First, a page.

The story’s similar with other Disney classics

Image credits: Freddy2

Look at the loss of detail in the grass on the BD. Look at the fuzziness of every single line. Look at the loss of detail and shades on the trees

Image credits: Freddy2

Image credits: Freddy2

The wanted poster looked like old paper with sharp printing on it. Now it looks flat and out of focus. Not to mention the DNR effect on the wood structure and the loss of contrast in the closet

Image credits: Freddy2

Other Disney fans noticed the same drop in detail after animated movies were restored

Image credits: Chewi105

Image credits: rachaelccamp

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Carol Emory
Community Member
2 years ago

Let's not forget that it took Disney two years to make the film..all without the aid of computers. And these techs couldn't restore it with the same detail using the high tech equipment..especially after movies like Moana and Zootopia. This sounds like poor management that was more worried about meeting deadlines than respecting the work of those that came before them.

jamie1707
Community Member
2 years ago

Wasn't like 4 years? No matter.The poor guys (only guys because disney had a thing about women) who produced this work were chained (figuratively) to their tables for hours and hours and hours at a time. I don't know how folks managed such a brain numbing job without going nuts. And I'm sure uncle walt didn't make up for it in wadges.

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Hans
Community Member
2 years ago

Well, who demands HD quality? Undoubtedly not the children. The are typically happy with grained images, as long as the movie is fun to watch!

Nunya
Community Member
2 years ago

Some of these, I can understand. But when you have to literally zoom in to 5 or 10 times normal view then you are getting a little too critical. Could it have been better? Sure.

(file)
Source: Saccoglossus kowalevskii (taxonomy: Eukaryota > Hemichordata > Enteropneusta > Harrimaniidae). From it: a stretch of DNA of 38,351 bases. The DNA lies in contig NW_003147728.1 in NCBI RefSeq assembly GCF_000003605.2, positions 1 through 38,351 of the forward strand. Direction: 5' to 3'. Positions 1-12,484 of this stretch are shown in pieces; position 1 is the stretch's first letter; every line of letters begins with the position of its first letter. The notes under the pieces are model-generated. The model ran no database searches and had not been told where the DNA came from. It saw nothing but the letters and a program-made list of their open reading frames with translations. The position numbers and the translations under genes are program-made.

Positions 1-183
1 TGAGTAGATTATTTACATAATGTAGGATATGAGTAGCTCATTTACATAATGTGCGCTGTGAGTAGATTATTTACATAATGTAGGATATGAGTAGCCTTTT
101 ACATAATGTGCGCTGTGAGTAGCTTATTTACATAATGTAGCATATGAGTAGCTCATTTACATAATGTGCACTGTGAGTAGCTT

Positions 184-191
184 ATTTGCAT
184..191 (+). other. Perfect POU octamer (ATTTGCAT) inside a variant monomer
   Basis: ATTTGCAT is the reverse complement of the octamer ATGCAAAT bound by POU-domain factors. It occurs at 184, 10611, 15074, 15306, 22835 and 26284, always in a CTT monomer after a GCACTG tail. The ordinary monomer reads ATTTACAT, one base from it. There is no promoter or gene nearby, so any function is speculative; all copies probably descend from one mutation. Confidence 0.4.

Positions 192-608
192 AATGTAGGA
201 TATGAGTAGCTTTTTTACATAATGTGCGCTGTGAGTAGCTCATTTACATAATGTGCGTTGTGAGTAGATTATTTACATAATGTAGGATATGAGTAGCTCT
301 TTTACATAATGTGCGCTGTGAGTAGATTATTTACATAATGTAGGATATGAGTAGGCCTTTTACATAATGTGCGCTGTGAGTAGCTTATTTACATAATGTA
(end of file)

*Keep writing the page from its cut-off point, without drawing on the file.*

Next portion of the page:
M O'Connell
Community Member
2 years ago

It depends on what you consider to be "normal view size" In theatrical release, these films were shown on screens at least 20' on the diagonal (in a small theater). Someone watching the BluRay release could theoretically have an 8' diagonal television, and they deserve the same warmth and image quality of the theatrical release. Go dig around in your local thrift store for a VHS copy of Cinderella, and watch it on a 13" TV/VCR, all the original theatrical detail is still there, just at lower bandwidth.

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Carol Emory
Community Member
2 years ago

Let's not forget that it took Disney two years to make the film..all without the aid of computers. And these techs couldn't restore it with the same detail using the high tech equipment..especially after movies like Moana and Zootopia. This sounds like poor management that was more worried about meeting deadlines than respecting the work of those that came before them.

jamie1707
Community Member
2 years ago

Wasn't like 4 years? No matter.The poor guys (only guys because disney had a thing about women) who produced this work were chained (figuratively) to their tables for hours and hours and hours at a time. I don't know how folks managed such a brain numbing job without going nuts. And I'm sure uncle walt didn't make up for it in wadges.

Load More Replies...
Hans
Community Member
2 years ago

Well, who demands HD quality? Undoubtedly not the children. The are typically happy with grained images, as long as the movie is fun to watch!

Nunya
Community Member
2 years ago

Some of these, I can understand. But when you have to literally zoom in to 5 or 10 times normal view then you are getting a little too critical. Could it have been better? Sure.

M O'Connell
Community Member
2 years ago

It depends on what you consider to be "normal view size" In theatrical release, these films were shown on screens at least 20' on the diagonal (in a small theater). Someone watching the BluRay release could theoretically have an 8' diagonal television, and they deserve the same warmth and image quality of the theatrical release. Go dig around in your local thrift store for a VHS copy of Cinderella, and watch it on a 13" TV/VCR, all the original theatrical detail is still there, just at lower bandwidth.